I spent the last few evenings learning the new Apple FCP X by way of Ripple Training‘s awesome video tutorials (I highly recommend them) and one thing I discovered is this: throw out everything you knew about editing with FCP 7 because if you try to edit the same way, you will become very frustrated.
If you’re coming from a traditional NLE, get a book or buy some video training and go through each and every lesson before you even think about touching one of your own projects. I’m so glad I did.
This isn’t a full review of the video series, but I will say that it’s well done and came out the day FCP X was released. It was $40 at the time, and well worth it. It got me up to speed quickly, instead of complaining about all of the changes.
Some advanced techniques weren’t covered, such as working with Motion, so as I discover ways to do things I’ll document them on my blog. I’m still in the evaluation stages of FCP X, and if it doesn’t work out then I’ll be switching to Adobe Premiere Pro CS5.5. I already downloaded the 30-day trial and am impressed. I was able to export some old content from FCP7 via XML and import it into Premiere in just a few seconds. The import wasn’t perfect, which is why I’m seriously considering sticking with FCP X.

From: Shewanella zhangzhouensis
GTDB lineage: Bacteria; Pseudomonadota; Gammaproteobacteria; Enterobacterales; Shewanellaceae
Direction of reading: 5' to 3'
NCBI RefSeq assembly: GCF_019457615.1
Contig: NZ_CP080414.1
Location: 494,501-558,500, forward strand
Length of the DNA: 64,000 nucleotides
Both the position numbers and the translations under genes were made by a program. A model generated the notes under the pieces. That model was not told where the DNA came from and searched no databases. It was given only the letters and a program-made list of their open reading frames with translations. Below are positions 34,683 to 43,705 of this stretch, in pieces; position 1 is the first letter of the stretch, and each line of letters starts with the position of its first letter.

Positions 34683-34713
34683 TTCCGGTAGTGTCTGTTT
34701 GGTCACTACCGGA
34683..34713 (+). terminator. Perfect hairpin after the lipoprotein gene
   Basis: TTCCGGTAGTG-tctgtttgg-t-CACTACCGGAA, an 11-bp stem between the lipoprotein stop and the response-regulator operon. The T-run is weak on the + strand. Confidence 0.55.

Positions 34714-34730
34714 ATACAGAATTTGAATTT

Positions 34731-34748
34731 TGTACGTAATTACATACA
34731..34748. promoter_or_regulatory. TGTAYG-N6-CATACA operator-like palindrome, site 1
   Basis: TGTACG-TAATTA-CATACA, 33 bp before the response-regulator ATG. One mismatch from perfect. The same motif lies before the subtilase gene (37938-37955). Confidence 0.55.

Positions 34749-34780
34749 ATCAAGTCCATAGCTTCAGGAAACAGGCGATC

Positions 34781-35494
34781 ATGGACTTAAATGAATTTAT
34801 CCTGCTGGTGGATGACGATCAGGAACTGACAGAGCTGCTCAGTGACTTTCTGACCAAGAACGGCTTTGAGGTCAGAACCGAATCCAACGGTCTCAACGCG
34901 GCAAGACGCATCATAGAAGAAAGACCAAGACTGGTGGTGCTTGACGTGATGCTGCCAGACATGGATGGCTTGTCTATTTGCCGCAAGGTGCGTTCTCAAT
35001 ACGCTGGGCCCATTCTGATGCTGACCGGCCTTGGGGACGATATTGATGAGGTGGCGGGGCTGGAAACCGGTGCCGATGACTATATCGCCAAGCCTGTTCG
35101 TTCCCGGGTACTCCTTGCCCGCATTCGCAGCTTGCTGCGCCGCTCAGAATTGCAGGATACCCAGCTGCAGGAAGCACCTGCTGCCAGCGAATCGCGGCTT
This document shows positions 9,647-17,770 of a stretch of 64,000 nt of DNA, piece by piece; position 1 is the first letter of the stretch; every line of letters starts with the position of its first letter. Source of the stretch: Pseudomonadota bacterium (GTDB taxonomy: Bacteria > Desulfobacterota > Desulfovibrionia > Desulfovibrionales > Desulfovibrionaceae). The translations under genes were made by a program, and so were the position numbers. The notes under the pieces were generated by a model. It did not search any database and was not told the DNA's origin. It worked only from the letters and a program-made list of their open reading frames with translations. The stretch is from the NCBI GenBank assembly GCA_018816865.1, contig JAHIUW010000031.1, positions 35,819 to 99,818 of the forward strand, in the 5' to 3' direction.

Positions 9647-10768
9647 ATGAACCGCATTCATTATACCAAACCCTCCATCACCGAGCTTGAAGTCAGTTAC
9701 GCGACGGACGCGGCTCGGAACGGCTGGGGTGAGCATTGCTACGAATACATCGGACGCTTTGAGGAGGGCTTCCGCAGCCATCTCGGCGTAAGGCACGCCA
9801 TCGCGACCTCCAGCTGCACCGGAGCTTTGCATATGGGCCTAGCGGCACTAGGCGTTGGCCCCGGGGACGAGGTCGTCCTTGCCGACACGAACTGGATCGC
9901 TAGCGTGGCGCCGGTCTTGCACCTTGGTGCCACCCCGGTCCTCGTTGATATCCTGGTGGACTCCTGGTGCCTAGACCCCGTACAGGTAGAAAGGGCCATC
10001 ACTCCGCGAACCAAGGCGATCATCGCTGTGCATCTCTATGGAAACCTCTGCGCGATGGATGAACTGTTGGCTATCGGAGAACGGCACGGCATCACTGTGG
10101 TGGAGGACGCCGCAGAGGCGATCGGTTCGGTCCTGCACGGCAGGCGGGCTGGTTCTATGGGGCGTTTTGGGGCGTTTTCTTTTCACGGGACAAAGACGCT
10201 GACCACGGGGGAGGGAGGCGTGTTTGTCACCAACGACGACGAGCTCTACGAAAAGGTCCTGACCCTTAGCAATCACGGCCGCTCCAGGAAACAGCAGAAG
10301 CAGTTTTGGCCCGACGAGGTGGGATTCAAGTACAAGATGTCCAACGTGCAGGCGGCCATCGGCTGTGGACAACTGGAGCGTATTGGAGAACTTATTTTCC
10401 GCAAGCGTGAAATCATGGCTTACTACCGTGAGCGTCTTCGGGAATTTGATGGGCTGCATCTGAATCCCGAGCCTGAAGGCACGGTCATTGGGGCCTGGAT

I will add that I cut using a tapeless workflow, so all of the missing features the Pros are complaining about (for good reason) don’t affect me. The only thing I would like is the ability to import old FCP7 projects. I do still have a Sony Betacam deck but it’s no longer in use as my current uplinks don’t require tape anymore. So, as long as I don’t need to use that deck and my AJA box, FCP X will do the trick. The jury is still out where I’ll end up. Stay tuned…
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